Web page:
Yet again, I was unable to see this episode in the UK, but the bees in my garden were able to communicate most of the episode through the medium of waggledance.
Battlestar Galactica – 2×07 – Home (Part 2)
I was critical of part one of this two parter, which seemed devoid of any subtlety or ambiguity, and (as we’re reminded this week) featured two-dimensional villains scheming about an accident befalling “a certain Captain Apollo”. Wince. Thankfully part 2 is a big improvement. Although it certainly shares some of the flaws of part 1, the visual flair is back, the character interation crackles and the ideas are intriguing.
A reborn Adama continues his push to bring the “family” back together, and the re-integration of the two groups brings many issues to a boil which there simply isn’t time to deal with here; an entire episode of talking heads would have trouble unravelling all the complexities of Boomer #2’s reintroduction to the fleet, the situation back on Caprica, the reconciliation of Adama and Roslin, and the reinstatement of the President. To its credit, the episode manages to nod in the right direction of all of these issues without undue exposition, leaving plenty of room for further development.
Adama himself showcases the way that the writers like to find unusual angles on the characters: his attack on Boomer is completely at odds with him weeping over ‘her’ corpse, and yet makes absolute psychological sense. Likewise his “forgiveness” of Roslin is fascinating for its combination of selfessness and egotism (her reply is perfect), and their confict is resolved not by reference to recent events, but to the bedrock of their relationship in the original cylon attack. His slow hand-clap at the end is also a lovely reminder of “So Say We All” from the pilot. I found this very convincing, even if it’s a temporary truce at best.
Boomer meanwhile is the centre of a complex web of relationships: she’s caught between roles of enemy, double-agent and ally; she’s in a love triangle, yet we’re not even certain she’s aware of it; and she fears for her life even as the humans fear her. Sadly her bid to “prove” herself is somewhat transparent, and if I were Adama I wouldn’t believe a word of it. Which he probably doesn’t. The most interesting part of this storyline is her heat-of-the-moment accusation that “You have to ask why?”, which appears to defend and justify Boomer #1’s assassination attempt.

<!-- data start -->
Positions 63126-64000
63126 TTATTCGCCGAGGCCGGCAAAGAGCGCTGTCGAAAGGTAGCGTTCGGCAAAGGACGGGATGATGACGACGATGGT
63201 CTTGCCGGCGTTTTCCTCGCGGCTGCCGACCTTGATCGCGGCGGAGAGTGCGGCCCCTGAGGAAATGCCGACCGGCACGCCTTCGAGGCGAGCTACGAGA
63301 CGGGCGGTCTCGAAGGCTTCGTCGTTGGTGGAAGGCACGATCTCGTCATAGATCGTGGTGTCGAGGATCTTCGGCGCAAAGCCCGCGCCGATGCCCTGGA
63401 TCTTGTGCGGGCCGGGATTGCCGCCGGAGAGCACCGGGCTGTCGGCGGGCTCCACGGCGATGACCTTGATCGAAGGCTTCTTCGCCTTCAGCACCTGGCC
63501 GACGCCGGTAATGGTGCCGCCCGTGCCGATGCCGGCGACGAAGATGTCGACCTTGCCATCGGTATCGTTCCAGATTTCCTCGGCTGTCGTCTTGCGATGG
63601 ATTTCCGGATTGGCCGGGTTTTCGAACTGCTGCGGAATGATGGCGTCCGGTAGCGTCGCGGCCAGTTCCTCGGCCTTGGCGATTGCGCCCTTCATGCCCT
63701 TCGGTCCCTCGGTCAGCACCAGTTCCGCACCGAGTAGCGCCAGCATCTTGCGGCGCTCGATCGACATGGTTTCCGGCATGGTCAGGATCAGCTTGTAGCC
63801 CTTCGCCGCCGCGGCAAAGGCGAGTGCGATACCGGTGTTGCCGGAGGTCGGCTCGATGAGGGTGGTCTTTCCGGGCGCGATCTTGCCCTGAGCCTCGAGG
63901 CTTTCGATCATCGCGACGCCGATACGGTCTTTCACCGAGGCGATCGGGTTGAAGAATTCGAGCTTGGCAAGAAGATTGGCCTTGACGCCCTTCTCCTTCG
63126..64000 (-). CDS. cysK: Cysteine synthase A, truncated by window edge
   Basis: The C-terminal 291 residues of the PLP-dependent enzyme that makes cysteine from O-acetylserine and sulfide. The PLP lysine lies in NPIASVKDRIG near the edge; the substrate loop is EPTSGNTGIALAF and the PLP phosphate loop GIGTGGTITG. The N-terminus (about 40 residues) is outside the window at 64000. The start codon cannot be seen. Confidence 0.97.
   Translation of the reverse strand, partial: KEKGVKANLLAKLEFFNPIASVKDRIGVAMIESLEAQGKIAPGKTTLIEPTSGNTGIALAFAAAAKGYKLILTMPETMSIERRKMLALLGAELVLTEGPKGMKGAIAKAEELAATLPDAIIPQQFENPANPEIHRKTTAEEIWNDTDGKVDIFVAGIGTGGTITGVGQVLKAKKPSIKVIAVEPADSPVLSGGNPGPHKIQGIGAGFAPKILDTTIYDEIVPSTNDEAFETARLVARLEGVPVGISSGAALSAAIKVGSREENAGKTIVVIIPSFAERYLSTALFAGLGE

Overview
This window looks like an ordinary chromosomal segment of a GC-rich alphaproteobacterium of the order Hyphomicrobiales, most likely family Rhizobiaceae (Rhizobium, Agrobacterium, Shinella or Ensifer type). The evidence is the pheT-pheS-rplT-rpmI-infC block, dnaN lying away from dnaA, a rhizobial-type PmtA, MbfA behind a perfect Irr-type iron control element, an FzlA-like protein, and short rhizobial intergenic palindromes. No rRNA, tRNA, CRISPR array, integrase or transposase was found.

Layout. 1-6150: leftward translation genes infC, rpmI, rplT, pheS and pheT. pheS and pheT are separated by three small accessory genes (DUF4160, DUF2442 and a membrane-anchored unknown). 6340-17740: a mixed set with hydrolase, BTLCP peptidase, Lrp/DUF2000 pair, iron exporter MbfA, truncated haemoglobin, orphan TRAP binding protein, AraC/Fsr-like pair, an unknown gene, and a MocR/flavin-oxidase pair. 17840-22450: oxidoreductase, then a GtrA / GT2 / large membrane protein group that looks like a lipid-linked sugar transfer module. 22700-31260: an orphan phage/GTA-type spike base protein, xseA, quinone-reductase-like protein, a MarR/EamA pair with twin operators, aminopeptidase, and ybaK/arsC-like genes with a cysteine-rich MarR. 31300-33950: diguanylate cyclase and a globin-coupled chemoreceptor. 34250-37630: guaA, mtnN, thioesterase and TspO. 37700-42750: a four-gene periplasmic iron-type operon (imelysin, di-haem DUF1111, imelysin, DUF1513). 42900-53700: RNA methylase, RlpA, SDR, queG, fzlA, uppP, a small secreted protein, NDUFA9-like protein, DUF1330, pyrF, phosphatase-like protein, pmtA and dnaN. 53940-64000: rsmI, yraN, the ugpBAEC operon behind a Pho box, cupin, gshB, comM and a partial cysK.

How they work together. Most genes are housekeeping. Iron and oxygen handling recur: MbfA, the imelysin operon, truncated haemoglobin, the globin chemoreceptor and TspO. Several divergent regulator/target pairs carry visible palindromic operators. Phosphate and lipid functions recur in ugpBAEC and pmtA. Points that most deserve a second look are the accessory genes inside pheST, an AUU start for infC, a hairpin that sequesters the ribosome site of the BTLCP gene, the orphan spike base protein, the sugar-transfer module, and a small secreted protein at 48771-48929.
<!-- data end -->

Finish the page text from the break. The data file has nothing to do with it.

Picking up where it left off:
The series continues to walk the tightrope between religious and secular viewpoints. Adama never accepts Roslin’s beliefs, yet studies the same religious texts in attempt to understand her motivations. Baltar doubts the Word of God, and is punished with a cylon crisis of faith. While the outcome of this is never in doubt, it’s interesting that he’s far better off pyschologically believing that he’s a pawn of cylon prophecy than that he’s a nobody who betrayed the entire human race.
The episode ends, predictably, with the revelation of a clue to finding Earth. We’re still no closer to knowing whether the colonial gods are real, but the Chariots of the Gods overtones which hamstrung the original show are uncomfortably close to the surface here. This is by far the weakest aspect of the show, and yet the way religion is tackled raises so many interesting issues that it’s hard to imagine the programme without it. I’m nervously hoping that the writers realise that constellations are line-of-sight effects, not true star clusters.
Effectively this episode resolves what might have been the entire second season of the series had further episodes not been ordered. It’s a slightly disappointing conclusion given the strength of what came before, and it’s noticeable that we’re back to something approaching the status quo. Nonetheless, any programme which takes seven episodes to deal with the ramifications of the season finale can hardly be accused of pressing the Big Red Reset Button; there are plenty of unresolved issues from this mini-arc which promise to cast a shadow over the rest of the season.